I went all the way to ‘racist’ Kiev and all I got was love
In many ways, it was a typically Jewish weekend, watching the England match, synagogue on Saturday morning, with a late lunch of hummus and matzah and gefilte-fish. Not so unusual in North-West London. But this weekend, I was in Kiev.
It seems a frivolous reason, but had Poland-Ukraine not hosted Euro 2012, and had we not acquired England versus Sweden tickets, my dad and I would probably have never set foot in the city that my great grandparents called home.
My grandparents themselves have never visited. Fear about what they might encounter has put off many Jews wanting to find out more about their Eastern European ancestors, even if it also offers the chance to watch football.
My paternal great-grandparents arrived in England almost exactly a century ago. My great grandfather Reuven worked as a tailor in Leeds, joined by his wife Mariashe some time later. A religious couple, they lived in the Leylands in Leeds, with their five children, barely speaking English, speaking in Yiddish and sometimes Russian when they wanted to communicate privately. They never spoke about their lives in their home country before they died.
By-and-large, no one understood why we were going. Friends raised their eyebrows in horror, before enquiring if we had seen “that Panorama programme”. My grandmother politely enquired why we wanted to go to “that shmatte place”. As I left for the airport, I got a sweet good-bye text from my house-mate. “Have a lovely trip. Please don’t get Jew-bashed.”
‘Come back’ said our taxi driver. ‘I’ll help you find Babushka'
We feared the worst, about the locals, the racism, the hotel and the food.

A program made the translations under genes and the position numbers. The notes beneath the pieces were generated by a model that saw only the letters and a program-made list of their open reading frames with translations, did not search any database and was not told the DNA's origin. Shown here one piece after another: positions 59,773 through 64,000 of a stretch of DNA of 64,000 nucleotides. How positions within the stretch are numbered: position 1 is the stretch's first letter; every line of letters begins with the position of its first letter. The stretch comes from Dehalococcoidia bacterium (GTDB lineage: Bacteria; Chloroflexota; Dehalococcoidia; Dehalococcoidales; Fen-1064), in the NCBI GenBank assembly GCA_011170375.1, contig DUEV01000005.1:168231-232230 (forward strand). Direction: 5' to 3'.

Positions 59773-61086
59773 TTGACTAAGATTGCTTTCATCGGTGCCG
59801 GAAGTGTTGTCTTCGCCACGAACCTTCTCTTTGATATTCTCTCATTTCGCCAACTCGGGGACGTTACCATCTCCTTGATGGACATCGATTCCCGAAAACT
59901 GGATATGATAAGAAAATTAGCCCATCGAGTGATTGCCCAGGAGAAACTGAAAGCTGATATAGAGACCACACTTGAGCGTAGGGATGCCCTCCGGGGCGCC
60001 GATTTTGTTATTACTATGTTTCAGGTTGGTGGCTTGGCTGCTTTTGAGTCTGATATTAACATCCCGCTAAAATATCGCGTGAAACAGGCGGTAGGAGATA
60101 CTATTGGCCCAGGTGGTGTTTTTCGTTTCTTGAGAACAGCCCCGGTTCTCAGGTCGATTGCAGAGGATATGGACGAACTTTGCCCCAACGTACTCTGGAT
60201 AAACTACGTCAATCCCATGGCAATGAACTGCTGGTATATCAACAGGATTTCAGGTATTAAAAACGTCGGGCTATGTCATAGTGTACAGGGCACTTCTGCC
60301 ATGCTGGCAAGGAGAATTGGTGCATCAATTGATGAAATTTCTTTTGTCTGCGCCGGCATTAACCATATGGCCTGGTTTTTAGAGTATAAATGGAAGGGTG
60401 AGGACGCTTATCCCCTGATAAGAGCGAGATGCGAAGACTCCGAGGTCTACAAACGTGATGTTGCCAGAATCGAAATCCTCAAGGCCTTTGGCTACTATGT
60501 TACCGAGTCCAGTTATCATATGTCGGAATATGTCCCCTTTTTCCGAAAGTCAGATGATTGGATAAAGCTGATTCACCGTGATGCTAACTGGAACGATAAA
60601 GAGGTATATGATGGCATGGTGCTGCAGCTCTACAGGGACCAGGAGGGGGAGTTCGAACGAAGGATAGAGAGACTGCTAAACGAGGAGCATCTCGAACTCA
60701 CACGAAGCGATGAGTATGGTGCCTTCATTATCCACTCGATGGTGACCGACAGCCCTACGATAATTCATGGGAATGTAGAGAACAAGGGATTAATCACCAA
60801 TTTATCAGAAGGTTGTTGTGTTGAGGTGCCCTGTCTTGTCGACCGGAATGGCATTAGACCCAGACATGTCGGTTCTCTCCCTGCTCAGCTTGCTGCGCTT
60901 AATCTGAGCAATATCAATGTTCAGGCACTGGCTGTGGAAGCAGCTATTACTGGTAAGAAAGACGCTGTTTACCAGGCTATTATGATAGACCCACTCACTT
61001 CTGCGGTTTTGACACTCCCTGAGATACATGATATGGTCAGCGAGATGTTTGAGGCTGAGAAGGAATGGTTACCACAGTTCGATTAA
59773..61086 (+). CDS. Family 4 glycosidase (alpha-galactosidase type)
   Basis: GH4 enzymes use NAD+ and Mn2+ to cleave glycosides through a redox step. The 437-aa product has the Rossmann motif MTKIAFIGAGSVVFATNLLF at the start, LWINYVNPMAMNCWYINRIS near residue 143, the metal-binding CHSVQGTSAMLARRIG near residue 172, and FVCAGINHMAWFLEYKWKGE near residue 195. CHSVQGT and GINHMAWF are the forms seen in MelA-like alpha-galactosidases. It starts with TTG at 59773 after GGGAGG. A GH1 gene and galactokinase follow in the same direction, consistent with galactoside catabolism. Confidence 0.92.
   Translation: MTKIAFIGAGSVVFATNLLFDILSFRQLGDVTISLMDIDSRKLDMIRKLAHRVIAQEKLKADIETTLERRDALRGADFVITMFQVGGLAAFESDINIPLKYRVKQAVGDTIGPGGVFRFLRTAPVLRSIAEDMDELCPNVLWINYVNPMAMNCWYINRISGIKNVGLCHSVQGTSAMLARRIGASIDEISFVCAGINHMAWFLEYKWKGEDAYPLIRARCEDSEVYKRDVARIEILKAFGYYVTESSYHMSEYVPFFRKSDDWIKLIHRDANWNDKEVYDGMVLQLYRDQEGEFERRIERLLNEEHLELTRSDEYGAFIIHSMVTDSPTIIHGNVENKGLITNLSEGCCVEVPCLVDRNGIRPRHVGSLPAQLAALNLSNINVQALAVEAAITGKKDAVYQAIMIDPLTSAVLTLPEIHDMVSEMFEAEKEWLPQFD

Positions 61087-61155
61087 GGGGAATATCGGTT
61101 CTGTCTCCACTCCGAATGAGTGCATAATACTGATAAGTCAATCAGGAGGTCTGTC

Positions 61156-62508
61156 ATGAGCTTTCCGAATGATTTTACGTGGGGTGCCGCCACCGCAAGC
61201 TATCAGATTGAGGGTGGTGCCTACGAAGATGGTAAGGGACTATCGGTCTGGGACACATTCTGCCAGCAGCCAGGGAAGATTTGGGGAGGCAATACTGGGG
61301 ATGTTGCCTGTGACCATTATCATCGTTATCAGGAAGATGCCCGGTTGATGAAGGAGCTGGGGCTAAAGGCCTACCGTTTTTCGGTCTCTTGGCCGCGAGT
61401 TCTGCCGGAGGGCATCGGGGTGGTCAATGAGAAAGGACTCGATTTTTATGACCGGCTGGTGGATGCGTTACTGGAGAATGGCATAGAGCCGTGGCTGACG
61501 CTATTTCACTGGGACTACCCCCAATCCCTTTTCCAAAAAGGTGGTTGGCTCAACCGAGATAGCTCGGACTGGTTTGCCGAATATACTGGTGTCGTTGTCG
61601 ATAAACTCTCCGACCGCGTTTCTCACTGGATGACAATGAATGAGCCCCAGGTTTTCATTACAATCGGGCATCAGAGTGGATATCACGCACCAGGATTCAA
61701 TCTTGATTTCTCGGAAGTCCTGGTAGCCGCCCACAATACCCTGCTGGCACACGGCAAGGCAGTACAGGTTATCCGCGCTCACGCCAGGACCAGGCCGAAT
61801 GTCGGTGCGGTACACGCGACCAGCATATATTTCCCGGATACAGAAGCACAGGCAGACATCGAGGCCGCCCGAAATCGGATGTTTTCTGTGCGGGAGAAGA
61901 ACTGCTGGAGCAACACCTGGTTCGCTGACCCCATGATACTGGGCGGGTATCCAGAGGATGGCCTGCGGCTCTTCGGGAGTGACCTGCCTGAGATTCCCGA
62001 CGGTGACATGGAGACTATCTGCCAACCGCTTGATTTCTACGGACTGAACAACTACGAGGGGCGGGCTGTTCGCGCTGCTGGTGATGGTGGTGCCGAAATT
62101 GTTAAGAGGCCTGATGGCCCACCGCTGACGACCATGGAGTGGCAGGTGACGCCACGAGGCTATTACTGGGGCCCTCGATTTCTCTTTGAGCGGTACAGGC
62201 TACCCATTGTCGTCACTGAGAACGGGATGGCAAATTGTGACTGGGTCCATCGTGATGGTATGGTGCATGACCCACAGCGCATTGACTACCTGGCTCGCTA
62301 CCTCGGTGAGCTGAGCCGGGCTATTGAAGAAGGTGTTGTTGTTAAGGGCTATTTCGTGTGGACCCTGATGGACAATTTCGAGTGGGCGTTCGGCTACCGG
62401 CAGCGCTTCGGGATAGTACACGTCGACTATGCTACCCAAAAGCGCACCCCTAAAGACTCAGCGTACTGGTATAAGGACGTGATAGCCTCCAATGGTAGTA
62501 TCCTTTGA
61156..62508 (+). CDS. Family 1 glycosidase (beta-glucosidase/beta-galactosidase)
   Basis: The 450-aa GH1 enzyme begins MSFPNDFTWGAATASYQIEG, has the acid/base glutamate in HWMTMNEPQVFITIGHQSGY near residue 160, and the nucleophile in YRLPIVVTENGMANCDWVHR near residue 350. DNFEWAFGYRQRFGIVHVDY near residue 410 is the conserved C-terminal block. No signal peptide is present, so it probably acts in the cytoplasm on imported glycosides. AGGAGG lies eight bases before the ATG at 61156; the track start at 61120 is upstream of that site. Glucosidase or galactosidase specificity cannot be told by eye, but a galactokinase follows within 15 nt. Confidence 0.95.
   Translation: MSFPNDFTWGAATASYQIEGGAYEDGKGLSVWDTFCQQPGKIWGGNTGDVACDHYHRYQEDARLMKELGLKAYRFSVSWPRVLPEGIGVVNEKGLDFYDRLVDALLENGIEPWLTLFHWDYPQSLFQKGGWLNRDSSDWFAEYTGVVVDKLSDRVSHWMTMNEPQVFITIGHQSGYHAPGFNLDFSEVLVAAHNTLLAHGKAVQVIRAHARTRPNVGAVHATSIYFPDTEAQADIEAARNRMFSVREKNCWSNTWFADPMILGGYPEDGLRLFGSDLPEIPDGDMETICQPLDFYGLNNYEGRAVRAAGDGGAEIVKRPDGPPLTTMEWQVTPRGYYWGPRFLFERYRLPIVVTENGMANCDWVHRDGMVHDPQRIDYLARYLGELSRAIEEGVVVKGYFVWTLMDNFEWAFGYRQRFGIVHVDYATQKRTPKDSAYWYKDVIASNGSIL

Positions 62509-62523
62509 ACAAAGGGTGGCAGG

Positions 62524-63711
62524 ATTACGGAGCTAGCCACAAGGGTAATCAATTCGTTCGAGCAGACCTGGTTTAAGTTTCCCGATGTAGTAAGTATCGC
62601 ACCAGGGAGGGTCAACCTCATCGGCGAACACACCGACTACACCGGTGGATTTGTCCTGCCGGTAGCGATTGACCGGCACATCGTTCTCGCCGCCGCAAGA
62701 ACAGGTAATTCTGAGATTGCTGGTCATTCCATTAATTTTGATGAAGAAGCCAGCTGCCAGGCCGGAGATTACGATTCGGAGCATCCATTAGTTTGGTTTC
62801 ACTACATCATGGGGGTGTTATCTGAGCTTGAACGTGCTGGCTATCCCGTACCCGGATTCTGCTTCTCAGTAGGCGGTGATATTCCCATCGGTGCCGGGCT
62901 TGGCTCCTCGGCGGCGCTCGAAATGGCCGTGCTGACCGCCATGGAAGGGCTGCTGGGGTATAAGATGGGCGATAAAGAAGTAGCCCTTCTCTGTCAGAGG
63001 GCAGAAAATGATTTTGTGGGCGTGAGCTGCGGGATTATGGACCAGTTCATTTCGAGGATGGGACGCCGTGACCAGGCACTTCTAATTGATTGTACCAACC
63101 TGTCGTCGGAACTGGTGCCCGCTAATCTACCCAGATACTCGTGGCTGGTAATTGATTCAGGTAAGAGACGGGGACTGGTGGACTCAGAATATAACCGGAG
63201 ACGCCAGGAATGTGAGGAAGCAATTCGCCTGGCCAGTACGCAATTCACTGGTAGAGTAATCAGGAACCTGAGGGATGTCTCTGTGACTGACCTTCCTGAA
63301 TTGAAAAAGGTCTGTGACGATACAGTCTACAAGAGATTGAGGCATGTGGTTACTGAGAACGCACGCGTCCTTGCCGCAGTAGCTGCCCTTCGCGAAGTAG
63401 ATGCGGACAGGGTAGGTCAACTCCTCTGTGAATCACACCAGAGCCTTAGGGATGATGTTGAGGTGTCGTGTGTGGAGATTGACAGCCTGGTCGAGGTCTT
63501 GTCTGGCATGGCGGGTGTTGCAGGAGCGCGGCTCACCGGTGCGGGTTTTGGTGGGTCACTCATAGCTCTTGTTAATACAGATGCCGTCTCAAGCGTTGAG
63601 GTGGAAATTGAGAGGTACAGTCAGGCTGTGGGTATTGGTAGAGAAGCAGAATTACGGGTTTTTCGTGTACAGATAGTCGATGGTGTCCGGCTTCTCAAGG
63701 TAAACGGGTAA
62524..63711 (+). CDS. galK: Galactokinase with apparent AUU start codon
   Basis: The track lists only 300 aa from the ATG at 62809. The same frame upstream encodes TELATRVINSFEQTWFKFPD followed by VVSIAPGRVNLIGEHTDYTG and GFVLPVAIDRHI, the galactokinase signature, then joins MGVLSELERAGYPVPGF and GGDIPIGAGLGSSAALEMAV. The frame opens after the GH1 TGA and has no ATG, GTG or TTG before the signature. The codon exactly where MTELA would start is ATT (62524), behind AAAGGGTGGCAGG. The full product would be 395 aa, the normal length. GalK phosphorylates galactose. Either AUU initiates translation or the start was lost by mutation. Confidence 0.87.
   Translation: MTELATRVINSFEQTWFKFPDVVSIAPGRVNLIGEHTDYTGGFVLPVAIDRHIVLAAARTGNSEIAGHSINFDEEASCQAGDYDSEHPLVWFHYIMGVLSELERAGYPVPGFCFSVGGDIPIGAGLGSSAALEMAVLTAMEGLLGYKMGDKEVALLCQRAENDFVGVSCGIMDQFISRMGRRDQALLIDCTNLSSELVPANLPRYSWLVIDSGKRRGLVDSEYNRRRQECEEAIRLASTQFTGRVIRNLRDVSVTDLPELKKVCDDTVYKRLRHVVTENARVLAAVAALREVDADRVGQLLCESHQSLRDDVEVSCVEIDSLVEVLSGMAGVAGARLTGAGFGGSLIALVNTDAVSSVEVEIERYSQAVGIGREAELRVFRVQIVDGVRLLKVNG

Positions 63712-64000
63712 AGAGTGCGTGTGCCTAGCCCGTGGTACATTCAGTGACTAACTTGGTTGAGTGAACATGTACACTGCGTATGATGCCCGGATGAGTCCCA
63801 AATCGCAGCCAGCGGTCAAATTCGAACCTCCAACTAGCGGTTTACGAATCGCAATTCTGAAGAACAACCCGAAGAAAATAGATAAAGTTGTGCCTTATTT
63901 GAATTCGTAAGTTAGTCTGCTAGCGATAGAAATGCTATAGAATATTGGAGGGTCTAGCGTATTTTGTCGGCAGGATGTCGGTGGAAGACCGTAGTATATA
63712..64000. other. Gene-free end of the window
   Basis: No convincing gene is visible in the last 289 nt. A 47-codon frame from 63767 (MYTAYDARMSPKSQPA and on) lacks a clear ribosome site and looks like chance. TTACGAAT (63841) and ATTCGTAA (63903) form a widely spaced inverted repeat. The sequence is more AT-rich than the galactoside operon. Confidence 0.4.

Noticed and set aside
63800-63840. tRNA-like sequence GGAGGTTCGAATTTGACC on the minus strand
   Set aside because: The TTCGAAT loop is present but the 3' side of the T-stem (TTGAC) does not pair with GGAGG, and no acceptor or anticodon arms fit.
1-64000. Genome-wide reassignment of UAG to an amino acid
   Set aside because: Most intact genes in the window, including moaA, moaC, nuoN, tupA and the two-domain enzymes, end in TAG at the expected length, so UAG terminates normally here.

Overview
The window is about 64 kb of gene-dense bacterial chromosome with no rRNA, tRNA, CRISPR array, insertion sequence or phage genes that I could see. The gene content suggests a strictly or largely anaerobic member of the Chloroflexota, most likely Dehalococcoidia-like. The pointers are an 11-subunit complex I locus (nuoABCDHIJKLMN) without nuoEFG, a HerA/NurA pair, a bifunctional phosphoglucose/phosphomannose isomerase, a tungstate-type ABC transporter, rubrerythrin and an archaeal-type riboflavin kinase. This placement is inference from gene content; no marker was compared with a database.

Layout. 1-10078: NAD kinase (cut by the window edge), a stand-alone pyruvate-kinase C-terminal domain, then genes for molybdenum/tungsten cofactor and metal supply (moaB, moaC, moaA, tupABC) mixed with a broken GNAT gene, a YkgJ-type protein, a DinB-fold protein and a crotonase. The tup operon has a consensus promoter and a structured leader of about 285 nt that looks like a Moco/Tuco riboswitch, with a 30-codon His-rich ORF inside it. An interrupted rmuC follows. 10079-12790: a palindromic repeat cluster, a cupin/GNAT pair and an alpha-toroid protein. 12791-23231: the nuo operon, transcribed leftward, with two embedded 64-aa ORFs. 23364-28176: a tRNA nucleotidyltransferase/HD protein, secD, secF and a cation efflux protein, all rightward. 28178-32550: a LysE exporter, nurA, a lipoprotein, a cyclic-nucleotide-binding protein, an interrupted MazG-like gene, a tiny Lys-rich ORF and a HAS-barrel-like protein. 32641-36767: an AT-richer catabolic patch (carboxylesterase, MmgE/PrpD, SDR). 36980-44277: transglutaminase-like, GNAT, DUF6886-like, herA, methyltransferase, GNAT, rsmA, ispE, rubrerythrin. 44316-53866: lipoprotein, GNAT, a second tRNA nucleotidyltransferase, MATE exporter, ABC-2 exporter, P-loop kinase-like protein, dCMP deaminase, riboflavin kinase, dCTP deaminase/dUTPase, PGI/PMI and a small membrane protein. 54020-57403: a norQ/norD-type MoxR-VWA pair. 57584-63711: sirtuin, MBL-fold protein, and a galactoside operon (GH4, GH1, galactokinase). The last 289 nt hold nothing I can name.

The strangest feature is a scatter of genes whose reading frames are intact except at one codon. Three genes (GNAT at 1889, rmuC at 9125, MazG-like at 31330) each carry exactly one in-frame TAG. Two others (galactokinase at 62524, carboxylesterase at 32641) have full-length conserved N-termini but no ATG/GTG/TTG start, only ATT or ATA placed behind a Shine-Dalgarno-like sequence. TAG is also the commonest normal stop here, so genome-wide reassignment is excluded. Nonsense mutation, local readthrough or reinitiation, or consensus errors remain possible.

But what we were not expecting was to be able to lunch in a smart Jewish restaurant called “Tsimmes”, to be offered kreplach and latkes in every Ukrainian restaurant, and to see Orthodox Jews hurrying in to the Brodsky synagogue, a stone’s throw from the Olympic Stadium where Steven Gerrard et al were warming up for Friday night’s game.
We happened across the shul by accident on the way to the game, swarms of football fans milling around in the bars close to the synagogue entrance. I expected the walls to have at least been graffitti-ed. But the building was spotless.
There were some disconcerting moments. We saw a man wearing a t-shirt with “Nazism: Just Do It”, as we left the game. On a stroll down souvenir street — St Andrew’s Descent —some stalls had various items of Nazi memorabilia, mixed with Soviet-era antiques.
A wooden sculpture of a Jew counting money was at the entrance to the Jewish restaurant, but our Ukrainian guide pointed out it had been made by a Jewish artist.
The most heart-rending experience was reading a newspaper report in a Kiev museum from 1912, of the Beilis Affair. A religious Jew, Menachem Beilis was accused in 1911 of murdering a 13-year-old boy, using his blood to bake bread. A vicious antisemitic campaign followed in the Russian media.
Beilis was acquitted in 1913, and helped at great risk by non-Jewish lawyers and academics, but the case had dragged on for two years. It was in 1912 that my great-grandmother arrived in England from Kiev. It is not too much of a leap to assume life in Kiev had become intolerable for Jews.
Nevertheless, I began to feel uncomfortable when I realised how I had assumed antisemitism would be around every corner — even going so far as to look for it. Whatever happened historically, and whatever was filmed on the football terraces before the world’s media rolled in, Kiev now certainly seems to be on its best behaviour.
We left the Ukraine not-much-the-wiser about our family, but our prejudices about the country and its surly inhabitants had been shattered. Even the hotel had been charming. Roman, our taxi driver taking us to Borispol Airport, told us he was studying English. We struggled with conversation throughout the 40-minute drive, my dad having attempted to learn a few words of Ukrainian from a “teach yourself” CD.
“You like Kiev?” Roman asked. “Yes,” we chorused. For the first time on the trip, Dad mentioned our connection.
“My family came from here, from Kiev”. Roman didn’t understand. “My babushka, is from Kiev,” my Dad tried again.
Roman’s eyes lit up. “Babushka — here, from Kiev?! Where from, what street?” But we didn’t know. As we took the suitcases out, Roman scribbled down his number and handed it to us. “You, come back Kiev, I will help you find Babushka!”